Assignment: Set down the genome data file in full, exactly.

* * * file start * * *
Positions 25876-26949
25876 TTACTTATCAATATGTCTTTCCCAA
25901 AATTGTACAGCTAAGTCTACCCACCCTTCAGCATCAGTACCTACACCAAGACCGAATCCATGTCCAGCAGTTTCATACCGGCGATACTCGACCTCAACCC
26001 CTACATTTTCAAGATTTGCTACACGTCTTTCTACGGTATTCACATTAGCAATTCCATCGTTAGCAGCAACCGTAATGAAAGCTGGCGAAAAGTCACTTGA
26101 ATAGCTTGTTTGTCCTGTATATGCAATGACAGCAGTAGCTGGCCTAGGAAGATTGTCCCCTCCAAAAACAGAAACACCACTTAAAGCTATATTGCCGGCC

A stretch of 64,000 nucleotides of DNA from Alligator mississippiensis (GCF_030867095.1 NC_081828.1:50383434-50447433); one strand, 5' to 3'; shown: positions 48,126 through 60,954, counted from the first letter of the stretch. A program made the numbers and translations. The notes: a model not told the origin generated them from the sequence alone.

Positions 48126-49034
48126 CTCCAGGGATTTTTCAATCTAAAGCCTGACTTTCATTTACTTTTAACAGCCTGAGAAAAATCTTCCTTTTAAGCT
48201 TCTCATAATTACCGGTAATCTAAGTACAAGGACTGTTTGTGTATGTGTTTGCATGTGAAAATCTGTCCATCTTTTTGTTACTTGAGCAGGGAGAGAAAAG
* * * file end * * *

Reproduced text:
Positions 25876-26949
25876 TTACTTATCAATATGTCTTTCCCAA
25901 AATTGTACAGCTAAGTCTACCCACCCTTCAGCATCAGTACCTACACCAAGACCGAATCCATGTCCAGCAGTTTCATACCGGCGATACTCGACCTCAACCC
26001 CTACATTTTCAAGATTTGCTACACGTCTTTCTACGGTATTCACATTAGCAATTCCATCGTTAGCAGCAACCGTAATGAAAGCTGGCGAAAAGTCACTTGA
26101 ATAGCTTGTTTGTCCTGTATATGCAATGACAGCAGTAGCTGGCCTAGGAAGATTGTCCCCTCCAAAAACAGAAACACCACTTAAAGCTATATTGCCGGCC

A stretch of 64,000 nucleotides of DNA from Alligator mississippiensis (GCF_030867095.1 NC_081828.1:50383434-50447433); one strand, 5' to 3'; shown: positions 48,126 through 60,954, counted from the first letter of the stretch. A program made the numbers and translations. The notes: a model not told the origin generated them from the sequence alone.

Positions 48126-49034
48126 CTCCAGGGATTTTTCAATCTAAAGCCTGACTTTCATTTACTTTTAACAGCCTGAGAAAAATCTTCCTTTTAAGCT
48201 TCTCATAATTACCGGTAATCTAAGTACAAGGACTGTTTGTGTATGTGTTTGCATGTGAAAATCTGTCCATCTTTTTGTTACTTGAGCAGGGAGAGAAAAG